Romancing the code: Ashley’s Angels and internet demons

In 2015, a substantial amount of sensitive data was leaked from the Ashley Madison (hereon, AM) website. Over a series of posts, I investigate the affair, sometimes checking what other media outlets have claimed, and at other times providing my own results and analysis. The series looks (at the present time) like this, with instalments going out every Monday:

  • RTC08: Ashley’s Angels
    • The non-human accounts in the tables: Finding and analysing Ashley’s Angels and engager accounts.
  • RTC09: Ghosts in the code
    • The non-human accounts in the source-code: What the code tells us about the Angels, iconians, engagers, hosts, and XMPP bots.
  • RTC10: Enshrining Angels
    • How the Angels were captured in the site’s T&Cs, and discussed by AM.
  • RTC11: Patterns of life
    • Analysis of some of the more committed (anonymised) users.
  • RTC12: Zig-a-zig-ah
    • How various large groups compare and contrast in their preferences and self-presentation.
  • RTC13: Thirty seven million
    • If we exclude Angels and adjust for users having multiple accounts, how many people were using AM really?
  • RTC14: Case closed?
    • Legal cases to date.
  • RTC15: Conclusion
    • A summary of where things are.

Depending on how each instalment goes there may be more, and I will come back to update this page with links as I work my way through.

One thing that I think it is worth stressing from the start: not everyone caught up in the affair (if you will pardon the pun), was on questionable ground. There are many discussions to be had about both AM’s and the Impact Team’s ethical and moral conduct, and it’s certainly the case that the leak does contain details about many individuals who were actively pursuing affairs.

However, many other users do not fit the site’s adulterous character. Since there was no requirement to confirm one’s email address when creating an account, some found that their email addresses had been used without their knowledge or permission, whether as a prank or just as a matter of coincidence. Some single people, and particularly those looking for same-sex relationships, had joined AM as an ordinary dating and hook-up site. Some had partners who were quite happy with a polygamous relationship. Some had joined to check on spouses that they feared were cheating on them. Some were on the site for research and business purposes. (Heck, had I known it existed, I would probably have been on there in pursuit of some good data myself!) And some had joined, but then quickly changed their minds, and never used the site again. In other words, the matter is not quite so straightforwardly one of angels and demons as it might, on the surface, appear.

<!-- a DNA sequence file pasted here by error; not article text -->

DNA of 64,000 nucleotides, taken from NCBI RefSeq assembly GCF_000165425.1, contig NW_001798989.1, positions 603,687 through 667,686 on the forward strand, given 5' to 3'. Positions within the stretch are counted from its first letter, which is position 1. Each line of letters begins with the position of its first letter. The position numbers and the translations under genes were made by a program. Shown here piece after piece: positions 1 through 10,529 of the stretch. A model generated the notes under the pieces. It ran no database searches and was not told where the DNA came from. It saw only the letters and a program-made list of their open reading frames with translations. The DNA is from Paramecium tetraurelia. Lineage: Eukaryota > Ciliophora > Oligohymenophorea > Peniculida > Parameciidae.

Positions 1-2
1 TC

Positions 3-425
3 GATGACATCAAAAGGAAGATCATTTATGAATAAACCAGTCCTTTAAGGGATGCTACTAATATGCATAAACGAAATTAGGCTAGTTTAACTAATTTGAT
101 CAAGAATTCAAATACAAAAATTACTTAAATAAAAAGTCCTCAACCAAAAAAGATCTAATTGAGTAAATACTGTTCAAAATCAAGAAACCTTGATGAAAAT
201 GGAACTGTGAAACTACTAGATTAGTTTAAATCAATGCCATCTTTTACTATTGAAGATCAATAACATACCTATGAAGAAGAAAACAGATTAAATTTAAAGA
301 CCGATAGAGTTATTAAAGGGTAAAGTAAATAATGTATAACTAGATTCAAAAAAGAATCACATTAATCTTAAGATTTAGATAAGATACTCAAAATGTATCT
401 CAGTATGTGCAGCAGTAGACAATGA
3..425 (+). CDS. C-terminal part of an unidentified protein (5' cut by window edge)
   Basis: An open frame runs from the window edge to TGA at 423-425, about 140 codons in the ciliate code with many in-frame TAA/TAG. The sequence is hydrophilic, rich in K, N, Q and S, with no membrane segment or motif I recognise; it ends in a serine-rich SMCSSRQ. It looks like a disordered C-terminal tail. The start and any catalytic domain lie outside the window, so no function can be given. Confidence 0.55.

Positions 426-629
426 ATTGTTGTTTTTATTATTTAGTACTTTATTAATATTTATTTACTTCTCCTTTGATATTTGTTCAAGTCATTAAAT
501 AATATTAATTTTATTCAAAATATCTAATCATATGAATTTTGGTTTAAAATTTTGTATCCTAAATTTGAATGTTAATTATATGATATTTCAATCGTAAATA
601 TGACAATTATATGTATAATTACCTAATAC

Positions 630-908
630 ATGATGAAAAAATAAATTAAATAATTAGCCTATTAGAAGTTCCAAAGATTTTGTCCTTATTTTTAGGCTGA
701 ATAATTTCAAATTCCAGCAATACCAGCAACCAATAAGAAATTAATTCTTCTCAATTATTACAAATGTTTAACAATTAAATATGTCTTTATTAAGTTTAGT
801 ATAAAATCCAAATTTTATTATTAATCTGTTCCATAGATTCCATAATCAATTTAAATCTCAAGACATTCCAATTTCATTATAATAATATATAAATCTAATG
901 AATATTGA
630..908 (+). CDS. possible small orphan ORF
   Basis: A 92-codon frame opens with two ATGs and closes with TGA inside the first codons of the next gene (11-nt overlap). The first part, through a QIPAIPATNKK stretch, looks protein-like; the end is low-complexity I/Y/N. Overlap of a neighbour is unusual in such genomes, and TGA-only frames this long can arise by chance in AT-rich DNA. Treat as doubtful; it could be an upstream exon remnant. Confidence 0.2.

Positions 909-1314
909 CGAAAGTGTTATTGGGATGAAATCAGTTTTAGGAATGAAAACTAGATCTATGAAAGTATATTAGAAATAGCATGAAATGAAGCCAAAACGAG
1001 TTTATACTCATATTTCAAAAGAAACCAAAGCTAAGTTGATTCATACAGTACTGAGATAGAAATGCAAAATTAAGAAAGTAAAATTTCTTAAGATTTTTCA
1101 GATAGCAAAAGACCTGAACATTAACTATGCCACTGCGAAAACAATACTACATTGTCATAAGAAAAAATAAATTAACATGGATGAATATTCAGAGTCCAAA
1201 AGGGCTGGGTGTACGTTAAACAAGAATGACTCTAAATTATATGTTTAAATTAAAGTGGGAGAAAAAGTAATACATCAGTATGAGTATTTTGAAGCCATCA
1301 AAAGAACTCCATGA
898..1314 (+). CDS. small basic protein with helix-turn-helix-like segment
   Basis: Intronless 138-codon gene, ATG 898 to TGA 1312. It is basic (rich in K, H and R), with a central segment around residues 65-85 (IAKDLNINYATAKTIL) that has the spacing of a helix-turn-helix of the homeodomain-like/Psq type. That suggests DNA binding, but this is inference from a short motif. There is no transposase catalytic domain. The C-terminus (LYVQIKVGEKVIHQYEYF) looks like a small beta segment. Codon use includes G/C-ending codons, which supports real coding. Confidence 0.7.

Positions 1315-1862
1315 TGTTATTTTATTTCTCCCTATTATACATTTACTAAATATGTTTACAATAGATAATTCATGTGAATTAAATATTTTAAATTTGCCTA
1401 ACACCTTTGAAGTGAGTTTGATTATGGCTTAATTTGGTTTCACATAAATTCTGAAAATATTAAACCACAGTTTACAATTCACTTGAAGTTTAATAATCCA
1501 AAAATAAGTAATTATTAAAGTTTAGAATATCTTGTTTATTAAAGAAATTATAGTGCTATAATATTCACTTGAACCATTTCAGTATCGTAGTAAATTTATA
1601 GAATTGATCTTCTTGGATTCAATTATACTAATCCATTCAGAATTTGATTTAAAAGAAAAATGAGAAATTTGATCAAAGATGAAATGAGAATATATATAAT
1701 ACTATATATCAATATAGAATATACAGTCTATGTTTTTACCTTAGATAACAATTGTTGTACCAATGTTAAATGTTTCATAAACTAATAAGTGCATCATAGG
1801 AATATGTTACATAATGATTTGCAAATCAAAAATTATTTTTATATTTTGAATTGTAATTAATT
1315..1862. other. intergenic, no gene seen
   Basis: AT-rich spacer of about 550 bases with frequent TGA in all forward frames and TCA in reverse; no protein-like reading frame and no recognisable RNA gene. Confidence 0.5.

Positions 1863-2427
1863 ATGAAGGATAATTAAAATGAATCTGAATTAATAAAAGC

On a final note, for this section, it might not be immediately clear why a linguist, or even a forensic corpus linguist would be interested in this data. The fact that I specialise in deception might explain it better. I’m interested not only in how the real users seeking to have affairs behaved, but also in how AM’s Angel (non-human, software-animated) accounts masqueraded as humans, how successful they were, and how they were justified or explained by AM themselves. Before I can get to that bit, though, it’s well worth going through all the context that leads up to it.

Tech and software

I’m not sure anyone would care, but for the sake of rigour/replicability, and just in case an innocent reader has envisioned me using some trilithium-powered super-computer, here are the (probably quite disappointing) specs that all my results have been based on. This was not done quickly, nor prettily, nor on any kind of dream machine. I will not now, nor for the foreseeable future, be winning any breaking-news-data speed-analysis records. This was all done with a 32-bit Win7 PC, an Intel 3.1GHz processor, and 4gb RAM.

For the tables, I used a perfectly vanilla MySQL CL client and MySQL Workbench. On this computer it took just over two weeks to load the tables in. (I am not kidding.) For the source-code, I used Git, GitShell, TortoiseGit, Notepad++, less, and grep. For the emails I used Thunderbird. And for a range of other tasks, I used a winning combination of Office, FireAnt, and even, occasionally, Paint.

And that probably tells you everything you ever need to know about me.


I owe a considerable debt of gratitude to Andrew Hardie, who has been extraordinarily patient and helpful over the past three months. It goes without saying – but I’ll say it anyway – that any and all errors accumulated whilst I have worked on this dataset are absolutely mine.